Financial stress can be relieved by declaring bankruptcy to regain control of your life. With Jerry E. Smith as your Brownsville bankruptcy attorney, you can ensure that the bankruptcy process is accessible to you. In addition to offering free initial consultations of up to one hour, we offer weekend and evening appointments to help you regain your peace of mind.
Federal bankruptcy courts are governed by federal law. State laws are allowed to be established regarding property that residents are allowed to keep when they file with a Brownsville bankruptcy attorney under the United States Bankruptcy Code. These items are called “exempt property.” The Bankruptcy Code and state law exemptions are both available in some states, but our area requires that you use its rules when filing for bankruptcy with a Brownsville bankruptcy attorney.
As bankruptcy lawyers in Brownsville, IN, we understand the difficulties that can arise when deciding to file bankruptcy and ascertaining whether it’s the right choice for you. There are typically many questions when it comes to bankruptcy, and the answers below will be a good starting point to help you gather the information you need to ease your mind.
Bankruptcy is defined as a legal process that the federal government administers. The purpose is to provide debt relief to people who are in real financial trouble, typically resulting from factors like health problems, divorce, credit card debt or unemployment.
There are a few criteria you must meet in order to qualify. Some income criteria that can affect your ability to file include your mortgage, whether you earn too much money or if you have non-exempt assets to protect. Bankruptcy lawyers in Brownsville, IN, can help you figure out if you’re qualified or not.
You don’t technically need a lawyer, but the issue can get incredibly complicated. A Brownsville bankruptcy attorney can help maximize the assets you get to keep, hasten your debt relief and anticipate any issues that could derail or delay your petition to file. It’s best to do your research to find trusted, affordable bankruptcy lawyers in Brownsville, IN.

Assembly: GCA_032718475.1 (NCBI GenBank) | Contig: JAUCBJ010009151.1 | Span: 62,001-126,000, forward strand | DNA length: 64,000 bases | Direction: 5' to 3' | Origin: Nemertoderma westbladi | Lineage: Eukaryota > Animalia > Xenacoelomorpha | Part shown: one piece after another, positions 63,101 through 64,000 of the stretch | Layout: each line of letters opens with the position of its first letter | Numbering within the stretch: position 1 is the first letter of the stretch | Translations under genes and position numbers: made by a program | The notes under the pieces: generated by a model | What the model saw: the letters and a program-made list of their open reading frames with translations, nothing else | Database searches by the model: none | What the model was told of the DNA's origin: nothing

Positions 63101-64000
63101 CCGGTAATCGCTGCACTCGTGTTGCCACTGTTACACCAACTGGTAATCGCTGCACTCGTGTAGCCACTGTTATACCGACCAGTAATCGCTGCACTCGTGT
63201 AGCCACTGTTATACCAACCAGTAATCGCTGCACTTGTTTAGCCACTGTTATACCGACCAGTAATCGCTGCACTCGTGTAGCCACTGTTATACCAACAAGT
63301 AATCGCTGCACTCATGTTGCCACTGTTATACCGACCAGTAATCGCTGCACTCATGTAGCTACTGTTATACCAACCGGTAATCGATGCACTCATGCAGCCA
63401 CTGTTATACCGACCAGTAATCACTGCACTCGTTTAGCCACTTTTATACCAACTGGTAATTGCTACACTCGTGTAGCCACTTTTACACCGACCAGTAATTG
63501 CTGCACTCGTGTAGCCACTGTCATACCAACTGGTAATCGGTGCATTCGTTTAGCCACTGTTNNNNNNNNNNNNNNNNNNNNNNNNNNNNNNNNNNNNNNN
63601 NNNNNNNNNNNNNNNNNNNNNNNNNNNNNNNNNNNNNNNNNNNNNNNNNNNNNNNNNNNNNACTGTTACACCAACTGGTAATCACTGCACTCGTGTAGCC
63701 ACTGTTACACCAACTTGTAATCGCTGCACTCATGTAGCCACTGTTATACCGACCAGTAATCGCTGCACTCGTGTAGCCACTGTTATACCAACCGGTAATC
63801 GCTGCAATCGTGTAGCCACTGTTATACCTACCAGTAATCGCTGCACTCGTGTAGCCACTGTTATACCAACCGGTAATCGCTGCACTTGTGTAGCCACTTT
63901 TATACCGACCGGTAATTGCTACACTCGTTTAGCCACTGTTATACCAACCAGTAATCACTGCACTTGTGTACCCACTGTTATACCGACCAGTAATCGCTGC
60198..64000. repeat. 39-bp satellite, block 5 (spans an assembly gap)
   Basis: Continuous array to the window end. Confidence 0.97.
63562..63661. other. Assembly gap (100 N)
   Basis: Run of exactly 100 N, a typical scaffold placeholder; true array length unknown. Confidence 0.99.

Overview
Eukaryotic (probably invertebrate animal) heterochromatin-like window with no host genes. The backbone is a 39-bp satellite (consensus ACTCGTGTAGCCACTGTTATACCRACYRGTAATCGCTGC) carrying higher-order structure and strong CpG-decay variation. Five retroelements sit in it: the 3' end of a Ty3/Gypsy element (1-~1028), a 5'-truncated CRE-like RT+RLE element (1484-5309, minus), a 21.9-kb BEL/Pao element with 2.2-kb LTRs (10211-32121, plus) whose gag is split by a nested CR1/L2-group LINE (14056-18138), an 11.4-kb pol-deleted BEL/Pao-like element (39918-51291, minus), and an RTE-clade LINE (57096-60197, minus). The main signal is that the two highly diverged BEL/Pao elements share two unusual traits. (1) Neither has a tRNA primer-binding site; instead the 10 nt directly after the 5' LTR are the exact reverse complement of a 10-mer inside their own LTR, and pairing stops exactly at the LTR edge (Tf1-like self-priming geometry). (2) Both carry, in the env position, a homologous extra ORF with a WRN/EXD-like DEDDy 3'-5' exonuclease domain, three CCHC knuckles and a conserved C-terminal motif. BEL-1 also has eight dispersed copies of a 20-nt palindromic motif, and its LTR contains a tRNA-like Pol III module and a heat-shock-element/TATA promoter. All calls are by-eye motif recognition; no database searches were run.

People who choose to file for bankruptcy on their own tend to have their cases dismissed once it gets over their heads.
Absolutely not! When you choose to utilize property exemptions when filing for bankruptcy, you will likely not lose any assets. In many cases, you can keep your home, your car, your retirement savings, valuables and personal property. If you have non-exempt assets, you might have to opt for a different chapter for filing or explore alternatives. Ask your Brownsville bankruptcy attorney for more information on those alternatives.
Yes, your house can be saved. Any foreclosure proceedings will cease once you file for bankruptcy, at least in most situations. You must be current with your mortgage to discharge other debts. Mortgage arrears can be included in a repayment plan if you are currently behind on payments.
Medical bills and credit card debt can often be discharged, along with some back taxes or judgments. Some unsecured debts, such as child support or alimony, student loans, criminal fines, recent taxes, and personal injury judgments, are only dischargeable in some cases.
Once your bankruptcy petition is filed through your Brownsville, IN, bankruptcy lawyer, all creditors will be subject to an automatic stay. All debt collection and legal actions must cease, including repossession, foreclosure, wage garnishment and lawsuits. Creditors can no longer contact you or harass you about your debts.
You have to declare all of your debts, and you are not allowed to repay friends, family or any other favors in the months leading to the filing of your bankruptcy. The court will recover any preference payments.
The only case for which you and your spouse would both need to file together would be if your debts are jointly held. If the debts are in one spouse’s name, that person should file for bankruptcy separately in order to protect the credit and assets of the other spouse.